Fishery products are perishable due to the action of many enzymes, both endogenous and exogenous. The latter are produced by bacteria that may contaminate the products. When fishes age, there is a massive bacteria growth that causes the appearance of off-flavor. In order to obtain “false” freshness of fishery products, an illicit treatment with hydrogen peroxide is reported to be used. Residues of hydrogen peroxide in food may be of toxicology concern. We developed two mass spectrometry based methodologies to identify and quantify molecules related to the treatment of fishes with hydrogen peroxide. With ultra-high-performance liquid chromatography–mass spectrometry (UHPLC-MS) we evaluated the concentration of trimethylamine-N-oxide (TMAO), trimethylamine (TMA), dimethylamine (DMA), and cadaverine (CAD) in fish products. After evaluating LOQ, we measured and validated the lower limits of quantification (LLOQs as first levels of calibration curves) values of 50 (TMAO), 70 (TMA), 45 (DMA), and 40 (CAD) ng/mL. A high ratio between TMAO and TMA species indicated the freshness of the food. With a GC-MS method we confirmed the illicit treatment measuring the levels of H2O2 after an analytical reaction with anisole to give 2-hydroxyanisole as a marker. This latter product was detected in the headspace of the homogenized sample with simplification of the work-up. A LLOQ of 50 ng/mL was checked and validated. When fish products were whitened and refreshed with hydrogen peroxide, the detected amount of the product 2-hydroxyanisole could be very important, (larger than 100 mg/kg). The developed analytical methods were suitable to detect the illicit management of fishery products with hydrogen peroxide; they resulted as sensitive, selective, and robust. Full article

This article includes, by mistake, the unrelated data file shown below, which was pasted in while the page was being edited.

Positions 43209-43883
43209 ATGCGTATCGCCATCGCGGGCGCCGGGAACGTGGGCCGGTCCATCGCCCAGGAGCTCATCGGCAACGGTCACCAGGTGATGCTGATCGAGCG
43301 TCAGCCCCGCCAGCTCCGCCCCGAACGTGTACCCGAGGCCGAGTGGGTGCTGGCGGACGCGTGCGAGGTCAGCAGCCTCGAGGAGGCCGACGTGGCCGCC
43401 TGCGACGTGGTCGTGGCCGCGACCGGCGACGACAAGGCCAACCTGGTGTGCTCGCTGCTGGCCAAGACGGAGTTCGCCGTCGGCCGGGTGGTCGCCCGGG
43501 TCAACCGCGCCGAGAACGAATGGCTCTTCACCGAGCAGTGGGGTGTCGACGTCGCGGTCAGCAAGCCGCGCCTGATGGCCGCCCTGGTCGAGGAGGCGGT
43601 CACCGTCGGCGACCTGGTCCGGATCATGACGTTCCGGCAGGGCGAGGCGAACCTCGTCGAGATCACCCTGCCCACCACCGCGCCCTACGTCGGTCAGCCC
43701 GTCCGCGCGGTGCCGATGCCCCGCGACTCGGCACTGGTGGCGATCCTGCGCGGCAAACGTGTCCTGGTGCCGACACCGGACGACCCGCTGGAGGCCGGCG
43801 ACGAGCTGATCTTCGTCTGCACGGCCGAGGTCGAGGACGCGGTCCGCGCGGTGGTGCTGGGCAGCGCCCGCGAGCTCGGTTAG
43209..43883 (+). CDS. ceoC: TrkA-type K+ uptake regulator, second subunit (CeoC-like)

(This article belongs to the Special Issue Analysis of Chemical Contaminants in Food)
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Open AccessArticle
Assessment of Antibiotic and Pesticides Residues in Breast Milk of Syrian Refugee Lactating Mothers
Toxics 2019, 7(3), 39; https://doi.org/10.3390/toxics7030039 - 31 Jul 2019
Cited by 1
Abstract
Occupational exposures and current diet are both sources of environmental contaminants that can be transferred in the mother’s body. These chemicals can definitely penetrate to the developing foetus and the nursing infant from contaminated breast milk during the lactation period. Nowadays, one of [...] Read more.